1Houda El Kerni et al. (>10)
Meteoritics & Planetary Science (in Press) Link to Article [https://doi.org/10.1111/maps.13347]
1 of Sciences Ain Chock, GAIA Laboratory, Hassan II University of Casablanca, km 8 Route d’El Jadida, 20150 Casablanca, Morocco
Published by arrangement with John Wiley & Sons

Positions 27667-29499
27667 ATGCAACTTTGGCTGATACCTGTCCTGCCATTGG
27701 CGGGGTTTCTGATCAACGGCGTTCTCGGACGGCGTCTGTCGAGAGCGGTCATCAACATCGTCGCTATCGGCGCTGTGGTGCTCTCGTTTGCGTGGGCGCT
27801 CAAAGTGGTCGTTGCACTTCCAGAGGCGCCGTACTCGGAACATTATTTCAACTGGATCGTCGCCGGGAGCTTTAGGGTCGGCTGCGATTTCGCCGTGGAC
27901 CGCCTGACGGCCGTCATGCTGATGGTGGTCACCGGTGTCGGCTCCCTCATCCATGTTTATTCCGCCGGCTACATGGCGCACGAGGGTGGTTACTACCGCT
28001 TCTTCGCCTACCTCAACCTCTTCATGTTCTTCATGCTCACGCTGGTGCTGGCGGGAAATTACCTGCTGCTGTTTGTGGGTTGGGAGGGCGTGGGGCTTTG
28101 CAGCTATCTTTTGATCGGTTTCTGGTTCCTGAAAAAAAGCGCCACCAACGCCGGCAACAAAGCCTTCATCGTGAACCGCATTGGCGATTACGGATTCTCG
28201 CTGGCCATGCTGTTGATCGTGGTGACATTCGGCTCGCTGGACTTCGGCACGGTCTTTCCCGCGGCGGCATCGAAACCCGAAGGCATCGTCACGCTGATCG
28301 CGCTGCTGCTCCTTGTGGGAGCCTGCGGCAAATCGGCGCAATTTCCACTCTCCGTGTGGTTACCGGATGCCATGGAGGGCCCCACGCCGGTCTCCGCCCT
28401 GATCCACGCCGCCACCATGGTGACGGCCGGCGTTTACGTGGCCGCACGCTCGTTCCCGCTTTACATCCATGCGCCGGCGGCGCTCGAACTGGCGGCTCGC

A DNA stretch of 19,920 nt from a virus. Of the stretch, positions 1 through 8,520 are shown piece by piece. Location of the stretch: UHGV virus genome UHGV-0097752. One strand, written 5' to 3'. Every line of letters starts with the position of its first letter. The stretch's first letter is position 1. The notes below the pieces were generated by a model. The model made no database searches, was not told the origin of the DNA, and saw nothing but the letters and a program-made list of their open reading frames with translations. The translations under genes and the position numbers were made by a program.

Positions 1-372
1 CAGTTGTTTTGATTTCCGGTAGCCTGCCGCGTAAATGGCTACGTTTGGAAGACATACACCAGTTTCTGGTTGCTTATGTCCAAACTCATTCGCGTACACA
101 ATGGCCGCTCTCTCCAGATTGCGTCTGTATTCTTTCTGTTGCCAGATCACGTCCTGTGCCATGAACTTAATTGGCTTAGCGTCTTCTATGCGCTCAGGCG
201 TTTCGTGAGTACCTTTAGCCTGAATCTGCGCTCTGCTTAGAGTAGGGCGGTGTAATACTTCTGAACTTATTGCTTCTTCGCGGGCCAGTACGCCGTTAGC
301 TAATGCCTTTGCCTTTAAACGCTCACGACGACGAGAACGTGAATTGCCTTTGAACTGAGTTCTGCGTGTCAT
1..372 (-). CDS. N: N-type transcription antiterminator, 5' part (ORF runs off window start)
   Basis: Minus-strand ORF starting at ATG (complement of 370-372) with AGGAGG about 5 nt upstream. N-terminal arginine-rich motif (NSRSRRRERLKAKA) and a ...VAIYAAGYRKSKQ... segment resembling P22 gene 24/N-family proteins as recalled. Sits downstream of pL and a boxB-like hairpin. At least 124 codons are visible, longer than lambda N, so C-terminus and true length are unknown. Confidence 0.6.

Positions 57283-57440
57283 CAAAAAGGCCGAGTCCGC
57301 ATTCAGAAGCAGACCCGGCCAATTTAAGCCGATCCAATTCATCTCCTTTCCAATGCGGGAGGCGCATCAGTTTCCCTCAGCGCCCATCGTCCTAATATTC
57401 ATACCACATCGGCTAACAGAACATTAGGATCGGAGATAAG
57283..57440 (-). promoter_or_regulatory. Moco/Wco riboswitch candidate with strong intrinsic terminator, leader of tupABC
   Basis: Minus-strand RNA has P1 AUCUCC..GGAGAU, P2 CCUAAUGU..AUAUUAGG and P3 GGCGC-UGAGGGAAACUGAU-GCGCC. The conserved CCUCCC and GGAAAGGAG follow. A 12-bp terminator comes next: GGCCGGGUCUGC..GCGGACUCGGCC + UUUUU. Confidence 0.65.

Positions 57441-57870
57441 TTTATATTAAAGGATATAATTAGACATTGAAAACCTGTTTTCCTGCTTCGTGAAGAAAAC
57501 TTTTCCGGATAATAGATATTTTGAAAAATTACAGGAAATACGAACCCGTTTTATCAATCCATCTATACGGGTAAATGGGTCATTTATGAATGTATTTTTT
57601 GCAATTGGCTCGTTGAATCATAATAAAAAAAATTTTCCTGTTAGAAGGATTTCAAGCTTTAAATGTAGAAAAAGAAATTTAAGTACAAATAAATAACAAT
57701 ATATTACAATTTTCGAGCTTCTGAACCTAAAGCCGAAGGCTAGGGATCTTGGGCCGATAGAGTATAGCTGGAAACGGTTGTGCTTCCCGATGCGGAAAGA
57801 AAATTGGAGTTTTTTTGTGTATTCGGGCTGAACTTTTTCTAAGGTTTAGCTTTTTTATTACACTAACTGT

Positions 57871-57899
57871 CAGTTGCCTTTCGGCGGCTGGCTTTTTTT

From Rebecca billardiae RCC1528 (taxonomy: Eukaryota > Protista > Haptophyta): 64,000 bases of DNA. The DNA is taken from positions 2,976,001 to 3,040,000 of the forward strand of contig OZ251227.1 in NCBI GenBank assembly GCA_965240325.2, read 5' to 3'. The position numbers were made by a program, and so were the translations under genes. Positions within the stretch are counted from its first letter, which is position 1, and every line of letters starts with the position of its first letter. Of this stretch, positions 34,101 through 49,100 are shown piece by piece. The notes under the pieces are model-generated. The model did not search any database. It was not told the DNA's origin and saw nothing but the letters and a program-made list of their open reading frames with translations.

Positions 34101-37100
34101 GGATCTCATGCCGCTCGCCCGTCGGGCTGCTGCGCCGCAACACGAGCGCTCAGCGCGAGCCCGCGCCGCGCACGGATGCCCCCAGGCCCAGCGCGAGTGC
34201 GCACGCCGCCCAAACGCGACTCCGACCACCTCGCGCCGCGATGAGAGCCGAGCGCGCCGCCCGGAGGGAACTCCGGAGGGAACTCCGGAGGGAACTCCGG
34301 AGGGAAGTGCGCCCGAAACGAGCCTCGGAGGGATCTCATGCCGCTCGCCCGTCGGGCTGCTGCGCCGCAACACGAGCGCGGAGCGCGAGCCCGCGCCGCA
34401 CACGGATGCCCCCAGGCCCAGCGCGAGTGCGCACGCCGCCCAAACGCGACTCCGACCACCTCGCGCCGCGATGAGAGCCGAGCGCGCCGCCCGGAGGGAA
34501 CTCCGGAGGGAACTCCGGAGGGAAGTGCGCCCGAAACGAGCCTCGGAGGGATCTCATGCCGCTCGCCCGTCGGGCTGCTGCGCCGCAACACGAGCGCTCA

Since the discovery of shatter cones (SCs) near the village of Agoudal (Morocco, Central High Atlas Mountains) in 2013, the absence of one or several associated circular structures led to speculation about the age of the impact event, the number, and the size of the impact crater or craters. Additional constraints on the crater size, age, and erosion rates are obtained here from geological, structural, and geophysical mapping and from cosmogenic nuclide data. Our geological maps of the Agoudal impact site at the scales of 1:30,000 (6 km2) and 1:15,000 (2.25 km2) include all known occurrences of SCs in target rocks, breccias, and vertical to overturned strata. Considering that strata surrounding the impact site are subhorizontal, we argue that disturbed strata are related to the impact event. Three types of breccias have been observed. Two of them (br1‐2 and br2) could be produced by erosion–sedimentation–consolidation processes, with no evidence for impact breccias, while breccia (br1) might be impact related. The most probable center of the structure is estimated at 31°59′13.73ʺN, 5°30′55.14ʺW using the concentric deviation method applied to the orientation of strata over the disturbed area. Despite the absence of a morphological expression, the ground magnetic and electromagnetic surveys reveal anomalies spatially associated with disturbed strata and SC occurrences. The geophysical data, the structural observations, and the area of occurrence of SCs in target rocks are all consistent with an original size of 1.4–4.2 km in diameter. Cosmogenic nuclide data (36Cl) constrain the local erosion rates between 220 ± 22 m Ma−1 and 430 ± 43 m Ma−1. These erosion rates may remove the topographic expression of such a crater and its ejecta in a time period of about 0.3–1.9 Ma. This age is older than the Agoudal iron meteorite age (105 ± 40 kyr). This new age constraint excludes the possibility of a genetic relationship between the Agoudal iron meteorite fall and the formation of the Agoudal impact site. A chronolgy chart including the Atlas orogeny, the alternation of sedimentation and erosion periods, and the meteoritic impacts is presented based on all obtained and combined data.